Alcoa will kick off earnings season this evening with its fourth quarter results. Later in the week there will be even more important reports from companies like Intel and JP Morgan Chase. A bellwether from the tech space and the banking industry will be a nice preview to what may be to come from both of those all important sectors. Expect the market to pay close attention to those companies who have led the recovery in stock prices, because they will want to see if the gains were actually legitimate or just a result of pure speculation.

Keep in mind that companies will have very easy comparisons during this time period since this time a year ago was when the recession was at its deepest point. Most companies will be able to do far better this year than they did last year at this time. The most important part of earnings season in a time like this is probably the forward looking statements, since the market wants to know what to make of the economy and 2010 corporate earnings.

Keep a close eye on the industry leaders and remember that the future is more important than the past right now. Look for any kind of trends in the data to see if a real recovery is beginning to take place. Earnings season is about to get under way, and the wise investor will pay close attention!

All Eyes on the Employment Data- What should you look for?

Thursday, January 7th, 2010

Today the stock market is doing exactly what I would expect, sitting back and waiting to see what comes out of the big employment number tomorrow morning. I think wise investors should do exactly what the market is telling you to do, wait and see exactly what the employment picture shows. This goes for tomorrow’s report, which will let us know about December, as well as the reports in the coming months that will show us the picture in early 2010. As I have stated to readers of this blog many times in the past, I simply do not believe in the notion of a “jobless recovery.” I truly believe that any real recovery must be accompanied by a strengthening job market so that the consumer can feel more confident about their current situation and future prospects.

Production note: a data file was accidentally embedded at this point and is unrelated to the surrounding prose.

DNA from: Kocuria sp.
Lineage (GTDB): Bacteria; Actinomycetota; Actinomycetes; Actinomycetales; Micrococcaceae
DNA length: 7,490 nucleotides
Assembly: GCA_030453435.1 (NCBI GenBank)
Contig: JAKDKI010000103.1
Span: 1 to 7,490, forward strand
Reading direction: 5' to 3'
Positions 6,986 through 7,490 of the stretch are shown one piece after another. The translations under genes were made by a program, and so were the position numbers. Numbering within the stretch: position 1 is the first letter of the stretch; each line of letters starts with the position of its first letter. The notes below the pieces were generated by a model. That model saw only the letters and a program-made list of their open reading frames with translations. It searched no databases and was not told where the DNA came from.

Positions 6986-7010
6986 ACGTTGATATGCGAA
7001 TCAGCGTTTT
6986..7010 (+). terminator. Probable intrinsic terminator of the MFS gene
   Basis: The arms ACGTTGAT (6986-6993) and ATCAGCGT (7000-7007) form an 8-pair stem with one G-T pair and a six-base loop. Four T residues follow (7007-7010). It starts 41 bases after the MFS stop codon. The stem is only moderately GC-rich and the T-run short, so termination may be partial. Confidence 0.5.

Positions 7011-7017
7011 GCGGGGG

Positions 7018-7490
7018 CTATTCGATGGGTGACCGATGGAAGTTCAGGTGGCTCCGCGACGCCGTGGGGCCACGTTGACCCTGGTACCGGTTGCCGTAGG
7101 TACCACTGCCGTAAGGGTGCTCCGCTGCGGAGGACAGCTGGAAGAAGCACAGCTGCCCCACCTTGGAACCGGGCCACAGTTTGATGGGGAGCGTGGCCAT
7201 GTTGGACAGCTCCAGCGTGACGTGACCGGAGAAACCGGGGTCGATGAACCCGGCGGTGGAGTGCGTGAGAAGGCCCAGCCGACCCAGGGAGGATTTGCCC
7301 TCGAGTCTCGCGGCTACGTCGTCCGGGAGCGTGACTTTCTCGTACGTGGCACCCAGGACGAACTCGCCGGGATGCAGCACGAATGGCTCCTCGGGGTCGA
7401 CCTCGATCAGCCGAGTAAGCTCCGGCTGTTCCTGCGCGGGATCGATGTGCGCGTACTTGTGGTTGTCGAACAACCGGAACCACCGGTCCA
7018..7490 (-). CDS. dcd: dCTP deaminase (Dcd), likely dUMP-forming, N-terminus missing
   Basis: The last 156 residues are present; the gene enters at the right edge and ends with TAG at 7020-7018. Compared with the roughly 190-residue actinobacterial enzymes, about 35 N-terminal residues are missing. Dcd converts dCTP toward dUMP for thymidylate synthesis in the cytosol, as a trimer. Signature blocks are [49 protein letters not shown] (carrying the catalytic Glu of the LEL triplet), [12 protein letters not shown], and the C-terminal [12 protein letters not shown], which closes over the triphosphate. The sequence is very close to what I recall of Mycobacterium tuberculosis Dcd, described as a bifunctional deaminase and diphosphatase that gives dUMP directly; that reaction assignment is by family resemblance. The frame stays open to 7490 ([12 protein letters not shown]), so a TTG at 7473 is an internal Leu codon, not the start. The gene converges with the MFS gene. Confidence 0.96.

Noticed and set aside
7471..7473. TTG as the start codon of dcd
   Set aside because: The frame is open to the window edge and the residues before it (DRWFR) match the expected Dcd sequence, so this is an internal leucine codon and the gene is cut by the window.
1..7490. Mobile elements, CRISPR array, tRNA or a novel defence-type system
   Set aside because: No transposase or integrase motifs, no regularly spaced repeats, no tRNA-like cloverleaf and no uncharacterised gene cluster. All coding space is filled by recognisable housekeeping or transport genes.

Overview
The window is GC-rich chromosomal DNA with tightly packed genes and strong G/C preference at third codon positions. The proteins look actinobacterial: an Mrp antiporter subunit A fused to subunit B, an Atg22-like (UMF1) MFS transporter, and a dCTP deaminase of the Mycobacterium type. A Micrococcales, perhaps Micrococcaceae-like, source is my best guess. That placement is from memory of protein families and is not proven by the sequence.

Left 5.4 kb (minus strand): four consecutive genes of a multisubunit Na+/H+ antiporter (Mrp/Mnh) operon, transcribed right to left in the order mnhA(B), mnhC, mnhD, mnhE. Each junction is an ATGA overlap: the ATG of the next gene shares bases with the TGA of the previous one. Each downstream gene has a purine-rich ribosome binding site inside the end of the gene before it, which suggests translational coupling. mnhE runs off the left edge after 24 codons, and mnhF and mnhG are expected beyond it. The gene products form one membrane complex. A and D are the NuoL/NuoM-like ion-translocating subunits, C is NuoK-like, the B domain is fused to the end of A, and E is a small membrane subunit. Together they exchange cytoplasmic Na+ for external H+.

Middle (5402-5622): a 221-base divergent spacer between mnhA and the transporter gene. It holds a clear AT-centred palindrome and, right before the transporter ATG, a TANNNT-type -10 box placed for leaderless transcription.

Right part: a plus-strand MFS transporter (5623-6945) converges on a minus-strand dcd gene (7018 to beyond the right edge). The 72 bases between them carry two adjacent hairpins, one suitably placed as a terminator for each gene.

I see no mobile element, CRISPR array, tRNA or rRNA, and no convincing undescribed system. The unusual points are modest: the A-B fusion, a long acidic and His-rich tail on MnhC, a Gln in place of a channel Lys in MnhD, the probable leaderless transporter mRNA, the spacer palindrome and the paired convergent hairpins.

What kinds of things should you look for in the employment data to see if the trends are starting to look better or not? Look at the beaten down sectors such as manufacturing and see if there are any signs of life. Also, take a look at things like average wages and see if they are beginning to pick up at all. Sometimes the top line number of 10% unemployment rate or whatever it may be gets a little too much recognition in my opinion, since that doesn’t account for those who have stopped looking for a position. The trends have gone in a solid direction with smaller job losses of late, but we will definitely need to see some sectors other than the government and healthcare adding jobs for the market to continue its recent climb.

The bottom line is every single jobs number will be vitally important to the market for the next few months. As an informed investor I strongly suggest you start parsing through the numbers and not just looking at the top line!